The peace of Christ is something other than temporal, that is for sure. And somehow if I can begin to fathom the peace of Christ, I will have answers as to how it might be, and how it is to have His peace control my heart.
I admit, it does sound wonderful, and I want His peace controlling my heart, very much. I so want the peace of Christ to control my heart! And it is Christ's peace, Paul the Apostle writes, that called us into one body. One body of Christian believers: His peace in our hearts calls us to love one another, to be for one another.
I do love hearing that the neighbors in that cul-de-sac are loving to one another, helping each other out on a daily basis, making the pediatrician's life far better after the death of mother--and children now adults. Yes, that sounds very good, and I think all that love holds the secret to Christ's peace.
And the cul-de-sac neighbors are of different churches--Protestant and Catholic, with a now-older Protestant couple doing the bulk of the outreach. Good, loving people, and the others, including the Catholic pediatrician, reciprocate and enter into the charity. Yes, that has something to do with why hearing about the neighborhood gives a peace in the heart which I think is Christ's peace.
Thinking about love and hearing about love feels peaceful.
But for me, I am not there, not in that situation. Nor are you, dear readers, although some of you may have His peace controlling your hearts. And I'd think if I had Christ's peace controlling my heart, perhaps I'd be at peace in far more comfortable living conditions or would not be bothered by financial insecurity.
However, surely Christ's peace controlling our hearts must not be simply tied to a situation nor to certain people. There is something mystical about Christ's peace controlling our hearts--yet with concrete results evident. And those results are love, I am pretty sure.
And the love in the heart hopefully alters the thoughts to a peaceful loving and positivity. I hope so, anyway. But I do think that negative situations and hurtful ones, and unloving, uncaring persons as well as physical pain do challenge the heart's receptivity to Christ's peace. I suppose it is the mind that gets in the way, most. And it is the situations and people that we are in and around that can alter the mind and hinder Christ's peace in our hearts.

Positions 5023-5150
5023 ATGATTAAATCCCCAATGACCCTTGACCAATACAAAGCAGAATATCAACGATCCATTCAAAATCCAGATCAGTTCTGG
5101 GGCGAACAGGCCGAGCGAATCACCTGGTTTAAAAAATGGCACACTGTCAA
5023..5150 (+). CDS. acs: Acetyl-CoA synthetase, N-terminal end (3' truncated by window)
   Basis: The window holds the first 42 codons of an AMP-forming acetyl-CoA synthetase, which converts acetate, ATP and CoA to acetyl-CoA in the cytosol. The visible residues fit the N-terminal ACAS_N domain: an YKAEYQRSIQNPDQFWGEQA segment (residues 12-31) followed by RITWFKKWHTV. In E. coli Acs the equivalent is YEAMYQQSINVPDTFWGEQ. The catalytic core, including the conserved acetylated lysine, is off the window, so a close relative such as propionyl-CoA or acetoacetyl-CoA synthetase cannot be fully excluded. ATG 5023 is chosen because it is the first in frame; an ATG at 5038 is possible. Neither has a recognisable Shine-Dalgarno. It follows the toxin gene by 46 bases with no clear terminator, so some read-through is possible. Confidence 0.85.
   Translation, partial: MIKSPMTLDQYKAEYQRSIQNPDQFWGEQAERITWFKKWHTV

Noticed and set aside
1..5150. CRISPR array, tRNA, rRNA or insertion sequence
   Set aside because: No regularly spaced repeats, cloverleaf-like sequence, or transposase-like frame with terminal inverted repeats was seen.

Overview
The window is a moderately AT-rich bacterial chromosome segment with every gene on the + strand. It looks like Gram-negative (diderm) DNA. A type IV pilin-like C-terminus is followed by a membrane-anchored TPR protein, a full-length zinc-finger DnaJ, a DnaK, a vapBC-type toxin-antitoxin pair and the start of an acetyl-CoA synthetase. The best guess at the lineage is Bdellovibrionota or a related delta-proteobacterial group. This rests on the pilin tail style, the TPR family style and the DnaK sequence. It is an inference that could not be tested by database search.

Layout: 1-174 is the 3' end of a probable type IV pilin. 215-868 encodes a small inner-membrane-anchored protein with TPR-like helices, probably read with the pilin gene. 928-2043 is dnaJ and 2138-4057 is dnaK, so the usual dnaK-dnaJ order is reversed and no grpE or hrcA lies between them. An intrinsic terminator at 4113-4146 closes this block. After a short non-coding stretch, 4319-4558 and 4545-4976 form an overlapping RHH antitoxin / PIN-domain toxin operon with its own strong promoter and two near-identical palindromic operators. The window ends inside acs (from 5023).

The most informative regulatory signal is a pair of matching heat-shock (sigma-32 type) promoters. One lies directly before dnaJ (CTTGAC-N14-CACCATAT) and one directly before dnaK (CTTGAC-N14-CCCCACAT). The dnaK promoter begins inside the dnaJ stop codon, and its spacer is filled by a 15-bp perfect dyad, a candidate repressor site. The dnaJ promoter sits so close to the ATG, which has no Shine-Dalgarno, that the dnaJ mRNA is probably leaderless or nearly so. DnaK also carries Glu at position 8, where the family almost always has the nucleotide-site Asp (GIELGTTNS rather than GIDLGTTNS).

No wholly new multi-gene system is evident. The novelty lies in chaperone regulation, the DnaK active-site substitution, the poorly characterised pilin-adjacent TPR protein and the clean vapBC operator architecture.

Being shunned by parishioners is not conducive, nor is being around those who do not love. Of course, one must love first or at least participate in love. I think that is why Jesus said if you offer your peace to others and it is not returned by them, shake off the dust from your sandals as a testament against them and move on to the next place.
The neighbors in my current desert are not interested in loving one another. Some have made it clear, and the one neighbor's inexplicable, recent push-back seems clear enough. My finances are at all-time low, ever in my long adult life, with perhaps a half year or so remaining for me to finish and sell, or sell unfinished. Shake the dust from my sandals and move on to the next place.
Can we truly and always have Christ's peace in our hearts? Can this be accomplished? I think so, I hope so, I pray so.
This renewing of some loving contacts of the past, including a widow of a friend in the UK, has brought a sensation in my heart and has brought positive thoughts of such loving people into my mind. This is all good; it is good to reconnect with love and to reach out to others in love. And I can continue the efforts here, but I must make sure to shake dust and remove myself physically, mentally, emotionally when required.
Yes, very much, I want to get to the bottom of this matter of the peace of Christ controlling the heart. I want that more than about anything, I think, this last day of the calendar year. I want to be thankful, too! It is all attainable, surely, but maybe with a little key of wisdom. Today I ask and wait for the Lord to explain how--and then for to bring His peace in my heart to fruition.
"And let the peace of Christ control your hearts,
the peace into which you were also called in one body.
And be thankful."